As one of the largest snowfalls in recent years is forecast to hit Franklin County this weekend, county highway crews are prepared to meet it head-on.
Highway Administrator Ron Williams said with the bulk of the snow coming Friday night, the tentative plan was to begin snow removal operations at 5:30 Saturday morning.
“Everybody will be here, all 52 employees,” Williams said. “We should be able to get a pretty good jump on it before everyone gets up Saturday morning.”
Friday, highway personnel were prepping and testing snow removal equipment to make sure everything was in top working order when the first flakes began to fall midday.
Williams said the county has close to 20 plows that will be on the roads. In addition to the plow drivers, employees will be in the operations yards running equipment and keeping the trucks filled with salt.
Williams said crews will be monitoring the snowfall Friday afternoon and overnight and if accumulations began to increase earlier than planned, plowing operations could begin sooner.
“We will do some pretreating with a salt/calcium chloride solution on the heavier traveled routes,” Williams said. “We are anticipating a snow event. Temperatures during the day Saturday are supposed to get above freezing to 35 to 36, so that will assist in melting.”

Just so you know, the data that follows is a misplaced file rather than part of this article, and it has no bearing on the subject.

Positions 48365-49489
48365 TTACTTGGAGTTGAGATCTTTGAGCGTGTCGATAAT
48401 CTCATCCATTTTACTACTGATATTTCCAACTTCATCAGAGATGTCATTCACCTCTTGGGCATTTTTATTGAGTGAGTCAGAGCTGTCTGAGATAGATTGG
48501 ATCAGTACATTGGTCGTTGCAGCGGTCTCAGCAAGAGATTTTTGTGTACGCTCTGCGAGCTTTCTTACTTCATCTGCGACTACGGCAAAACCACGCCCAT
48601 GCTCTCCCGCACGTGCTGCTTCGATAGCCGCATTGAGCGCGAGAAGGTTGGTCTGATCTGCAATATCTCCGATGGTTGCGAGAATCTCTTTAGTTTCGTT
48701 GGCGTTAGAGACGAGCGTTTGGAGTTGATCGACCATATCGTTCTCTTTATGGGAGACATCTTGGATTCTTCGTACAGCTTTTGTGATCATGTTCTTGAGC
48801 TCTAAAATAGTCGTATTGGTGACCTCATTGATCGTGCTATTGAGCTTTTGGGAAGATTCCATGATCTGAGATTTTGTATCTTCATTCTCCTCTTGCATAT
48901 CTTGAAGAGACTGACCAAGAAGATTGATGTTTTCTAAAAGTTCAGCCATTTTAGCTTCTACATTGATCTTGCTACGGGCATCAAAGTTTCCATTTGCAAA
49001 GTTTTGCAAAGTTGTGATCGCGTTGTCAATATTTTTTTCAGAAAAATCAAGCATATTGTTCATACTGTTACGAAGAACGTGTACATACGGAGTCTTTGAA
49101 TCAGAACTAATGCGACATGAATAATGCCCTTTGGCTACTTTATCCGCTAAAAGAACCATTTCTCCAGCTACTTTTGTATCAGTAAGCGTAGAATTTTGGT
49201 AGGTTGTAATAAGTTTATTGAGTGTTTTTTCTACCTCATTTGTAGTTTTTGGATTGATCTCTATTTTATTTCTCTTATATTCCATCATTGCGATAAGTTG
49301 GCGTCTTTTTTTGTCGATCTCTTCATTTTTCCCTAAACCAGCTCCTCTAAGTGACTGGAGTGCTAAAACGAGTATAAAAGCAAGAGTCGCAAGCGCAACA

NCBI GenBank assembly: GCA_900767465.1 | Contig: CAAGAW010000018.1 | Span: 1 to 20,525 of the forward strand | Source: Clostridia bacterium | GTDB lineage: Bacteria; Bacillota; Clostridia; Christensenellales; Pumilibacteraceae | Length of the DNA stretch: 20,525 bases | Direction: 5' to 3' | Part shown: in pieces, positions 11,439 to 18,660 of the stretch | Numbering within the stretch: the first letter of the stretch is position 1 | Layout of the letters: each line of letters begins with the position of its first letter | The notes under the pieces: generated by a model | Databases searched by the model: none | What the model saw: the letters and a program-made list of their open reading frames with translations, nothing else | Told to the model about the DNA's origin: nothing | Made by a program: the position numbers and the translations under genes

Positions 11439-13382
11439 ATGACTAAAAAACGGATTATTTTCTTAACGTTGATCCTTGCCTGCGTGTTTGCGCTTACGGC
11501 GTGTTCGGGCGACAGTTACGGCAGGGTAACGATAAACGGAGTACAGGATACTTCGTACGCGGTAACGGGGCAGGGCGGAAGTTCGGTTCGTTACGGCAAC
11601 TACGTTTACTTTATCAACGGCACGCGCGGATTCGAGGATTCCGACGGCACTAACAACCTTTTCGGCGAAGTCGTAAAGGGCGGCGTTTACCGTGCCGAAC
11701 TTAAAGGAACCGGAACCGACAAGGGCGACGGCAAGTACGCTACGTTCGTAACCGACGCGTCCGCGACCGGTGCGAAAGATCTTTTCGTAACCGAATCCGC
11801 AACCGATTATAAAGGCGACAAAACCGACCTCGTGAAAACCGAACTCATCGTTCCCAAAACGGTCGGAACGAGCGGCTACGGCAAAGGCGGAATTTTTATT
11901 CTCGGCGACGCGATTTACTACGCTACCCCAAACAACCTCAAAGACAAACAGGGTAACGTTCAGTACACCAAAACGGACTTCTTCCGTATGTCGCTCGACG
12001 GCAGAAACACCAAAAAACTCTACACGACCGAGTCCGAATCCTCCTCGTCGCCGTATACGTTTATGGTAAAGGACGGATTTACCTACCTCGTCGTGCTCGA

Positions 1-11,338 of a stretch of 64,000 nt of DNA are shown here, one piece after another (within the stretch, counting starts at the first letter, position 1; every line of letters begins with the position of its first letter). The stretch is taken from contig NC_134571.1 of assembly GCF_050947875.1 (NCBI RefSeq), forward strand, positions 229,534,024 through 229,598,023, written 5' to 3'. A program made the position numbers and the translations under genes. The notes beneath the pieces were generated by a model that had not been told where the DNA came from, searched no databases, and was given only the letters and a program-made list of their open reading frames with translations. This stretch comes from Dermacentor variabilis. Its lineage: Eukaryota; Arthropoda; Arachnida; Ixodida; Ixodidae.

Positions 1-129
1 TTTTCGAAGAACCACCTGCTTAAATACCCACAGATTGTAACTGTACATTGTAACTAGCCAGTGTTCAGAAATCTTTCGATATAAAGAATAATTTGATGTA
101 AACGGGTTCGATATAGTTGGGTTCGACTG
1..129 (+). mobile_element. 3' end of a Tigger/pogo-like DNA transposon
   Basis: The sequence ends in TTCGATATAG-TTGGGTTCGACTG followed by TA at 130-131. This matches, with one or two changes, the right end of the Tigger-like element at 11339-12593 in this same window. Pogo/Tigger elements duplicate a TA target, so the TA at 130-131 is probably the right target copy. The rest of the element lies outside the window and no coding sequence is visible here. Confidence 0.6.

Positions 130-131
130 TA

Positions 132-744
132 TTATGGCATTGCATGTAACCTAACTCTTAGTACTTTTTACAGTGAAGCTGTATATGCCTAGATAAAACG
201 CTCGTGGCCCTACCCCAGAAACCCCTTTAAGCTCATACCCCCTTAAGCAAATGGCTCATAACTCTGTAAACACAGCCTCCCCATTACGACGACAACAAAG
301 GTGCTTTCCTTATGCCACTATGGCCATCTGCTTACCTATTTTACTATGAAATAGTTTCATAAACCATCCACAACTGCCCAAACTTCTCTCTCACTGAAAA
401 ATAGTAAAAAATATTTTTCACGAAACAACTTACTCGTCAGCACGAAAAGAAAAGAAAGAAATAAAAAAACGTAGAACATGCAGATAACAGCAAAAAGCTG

The timing of the storm and plowing response is handcuffed somewhat by the federal Department of Transportation restrictions on the number of hours crews can work in a given shift.
“They can only work 11 hours in a 14-hour time period,” Williams said. “Every piece of equipment has its area and they know where to hit first. They have their own pattern and try to be as efficient as possible without doubling back on areas already cleared.”
Williams added these “hot routes” are the more heavily traveled in the county and would obviously get the first attention.
“We’ll hit every road and get all 450 miles plowed,” Williams said. “Trucks will be doing the paved roads and the graders will do gravel roads.”
In addition to county crews clearing the roads this weekend, residents who live within city limits will see municipal crews clearing snow in the cities as well.
Williams said the Missouri Department of Transportation is responsible for the highways in the county as well as the lettered routes.
“They all have their own routes and plans as well,” Williams said. “We will focus on ours and they will focus on theirs.”
Williams added the one entity the county may assist would be the special road districts.
“They will be out doing the best they can,” Williams said. “Hopefully it won’t be as bad as they say it’s going to be.”